Celebrating Partnership, Promoting Environmental Conservation

Celebrating Partnership, Promoting Environmental Conservation


For close to thirty years, CWS-P/A has implemented projects with Society for Safe Environment and Welfare of Agrarians.  This year, SSEWA-Pak reached a commendable milestone, thirty-five years of service, and CWS-P/A helped mark this achievement. On April 23, 2010, CWS-P/A supported the organization in its endeavor to plant 35,000 trees in one day.

“Today as we stand here to celebrate the 35th anniversary of SSEWA-Pak, we do so not only in cherishing the good work that has already been done but at this important milestone we commit to further giving more to both the environment and people. Today, SSEWA-Pak and CWS-P/A commemorate thirty-five years of work and service by SSEWA- Pak by planting thirty-five thousand indigenous trees in Mirpurkhas and Umerkot Districts. The planting of these trees will set a new record on planting so many tress in Sindh in one day,” Marvin Parvez, CWS-P/A Regional Representative, said in a speech at the event. He also discussed the importance of tree coverage and that despite being part of international agreements on environment, Pakistan experiences widespread cutting of trees without sufficient replanting practices.


Pakistan is a signatory to fourteen multilateral environmental agreements including the Convention on Biological Diversity, the United Nations Framework Convention on Climate Change, the United Nations Convention to Combat Desertification, and the Kyoto Protocol to UNFCCC; the country also has its own national policies including one specific to forests. However, the realities of environmental issues in the country indicate that more is needed to comply with the agreements. Deforestation and forest degradation occur throughout the country for a variety of reasons. Between 1990 and 2005, Pakistan lost 24.7% of its forest cover. Accounting for plantation, the net loss of forest and woodland habitat was 14.7%. Cut trees are often used for wood fuel as well as for industrial purposes; the 2005 estimated value of wood and non-wood forest product removal was more than 1.5 billion U.S. dollars.[1]

The high depletion rate significantly impacts environmental conservation efforts. According to the International Union for Conservation of Nature, deforestation and forest degradation account for 17% of man-made global greenhouse gas emissions. Widespread deforestation over an extended period of time also affects the habitat of thousands of plants and animals. The negative effects of deforestation extend to the people. Deforestation causes massive landslides and disrupts underground water sources. Tree cutting for fuel purposes is common in the aftermath of natural disasters, particularly during the winter months. In 2008, the famous thousands of years old Juniper trees, which are essential for the ecosystem since they help maintain the underground water sources and prevent landslides, were more rapidly cut for firewood and rebuilding after an earthquake devastated parts of Balochistan Province. Despite earlier efforts to promote the protection of the Juniper trees, the earthquake affected individuals felt they had no other option to survive the below freezing temperatures. Throughout Pakistan, lack of environmental awareness, poverty, and natural disasters continue to threaten its forests. Until deforestation and replanting practices find equilibrium, Pakistan will continue to lose its valuable forests.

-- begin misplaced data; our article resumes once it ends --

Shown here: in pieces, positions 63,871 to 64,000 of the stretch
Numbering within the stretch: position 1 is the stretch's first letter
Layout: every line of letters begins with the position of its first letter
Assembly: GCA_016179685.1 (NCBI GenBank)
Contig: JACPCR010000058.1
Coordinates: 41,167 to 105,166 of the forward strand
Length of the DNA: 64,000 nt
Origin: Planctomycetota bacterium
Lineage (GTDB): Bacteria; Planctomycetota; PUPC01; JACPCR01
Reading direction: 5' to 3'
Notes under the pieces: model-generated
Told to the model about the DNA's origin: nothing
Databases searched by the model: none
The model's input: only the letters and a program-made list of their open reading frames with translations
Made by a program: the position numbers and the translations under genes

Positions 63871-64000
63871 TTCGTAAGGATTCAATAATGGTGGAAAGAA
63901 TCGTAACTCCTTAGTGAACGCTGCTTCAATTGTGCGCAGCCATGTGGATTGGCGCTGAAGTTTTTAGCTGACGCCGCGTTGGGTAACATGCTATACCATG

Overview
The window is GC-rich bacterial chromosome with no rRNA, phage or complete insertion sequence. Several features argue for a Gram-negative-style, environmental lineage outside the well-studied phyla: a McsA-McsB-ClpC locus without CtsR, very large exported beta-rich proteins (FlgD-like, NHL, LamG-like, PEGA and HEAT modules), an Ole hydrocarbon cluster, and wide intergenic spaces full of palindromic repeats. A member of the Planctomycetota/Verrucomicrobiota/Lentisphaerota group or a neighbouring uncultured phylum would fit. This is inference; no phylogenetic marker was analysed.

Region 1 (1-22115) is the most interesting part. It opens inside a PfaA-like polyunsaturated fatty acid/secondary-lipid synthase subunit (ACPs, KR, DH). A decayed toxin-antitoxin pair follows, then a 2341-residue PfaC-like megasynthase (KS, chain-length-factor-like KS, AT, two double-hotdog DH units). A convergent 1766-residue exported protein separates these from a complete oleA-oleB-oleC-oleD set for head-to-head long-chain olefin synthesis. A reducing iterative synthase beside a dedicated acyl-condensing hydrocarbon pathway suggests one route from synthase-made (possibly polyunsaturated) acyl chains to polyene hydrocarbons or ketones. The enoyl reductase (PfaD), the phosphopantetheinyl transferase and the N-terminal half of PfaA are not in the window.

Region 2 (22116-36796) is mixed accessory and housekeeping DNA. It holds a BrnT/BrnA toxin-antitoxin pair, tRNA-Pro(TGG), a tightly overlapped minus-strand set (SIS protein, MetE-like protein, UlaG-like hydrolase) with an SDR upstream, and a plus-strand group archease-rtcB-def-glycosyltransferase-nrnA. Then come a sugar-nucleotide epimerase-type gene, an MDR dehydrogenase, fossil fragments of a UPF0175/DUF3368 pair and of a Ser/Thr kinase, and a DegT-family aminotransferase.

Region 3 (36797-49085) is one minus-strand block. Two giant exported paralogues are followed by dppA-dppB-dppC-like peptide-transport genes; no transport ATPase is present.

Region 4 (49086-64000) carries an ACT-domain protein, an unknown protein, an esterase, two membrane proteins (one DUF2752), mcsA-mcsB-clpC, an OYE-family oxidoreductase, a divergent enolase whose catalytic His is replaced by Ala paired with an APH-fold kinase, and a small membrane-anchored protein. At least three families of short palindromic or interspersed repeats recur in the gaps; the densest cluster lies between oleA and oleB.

For this reason, the decision to celebrate thirty-five years of service by planting a recording breaking number of trees in Sindh shows the commitment SSEWA-Pak and CWS-P/A have toward environmental conservation. In this regard, Parvez said, “There is both the time and need to increase the tree coverage in Pakistan which is what we are committed to, and SSEWA-Pak and CWS-P/A have been committed to this and many other environment friendly issues, promoting environment friendly projects and products such as the neem products in the past years.” In order to further support and commend these efforts, the District Coordinating Officer Mirpurkhas, Ghulam Memon, announced that the government of Sindh’s forest department would donate 50,000 tree saplings to SSEWA-Pak. After the event’s inauguration, thirty trees were planted on the premises, SSEWA-Pak’s Rattanabad office, to start the tree planting campaign.

Divided into teams, staff, government line department guests, school children, and community members spread out and planted trees across Mirpurkhas and Umerkot. Twelve varieties of tree saplings were planted all of which are indigenous to the area. Neem accounted for nearly half of the planted trees. This indigenous tree, in addition to its environmental value, contains unique, medicinal properties. The event marked more than an occasion for SSEWA-Pak. The planting of thirty-five thousand trees in one day is an example of how much difference conscious efforts to conserve the environment can make; committed individuals and minimal inputs are the only requirements to start making a difference. CWS-P/A and SSEWA-Pak continue their endeavor to assist these communities with food security initiatives that are based on the natural resources of the area and are attentive to environmental issues and conservation.

[1] International Union for Conservation of Nature, World Conservation Monitoring Center, mongabay.com, and Pakistan’s Ministry of Environment (www.pakistan.gov.pk


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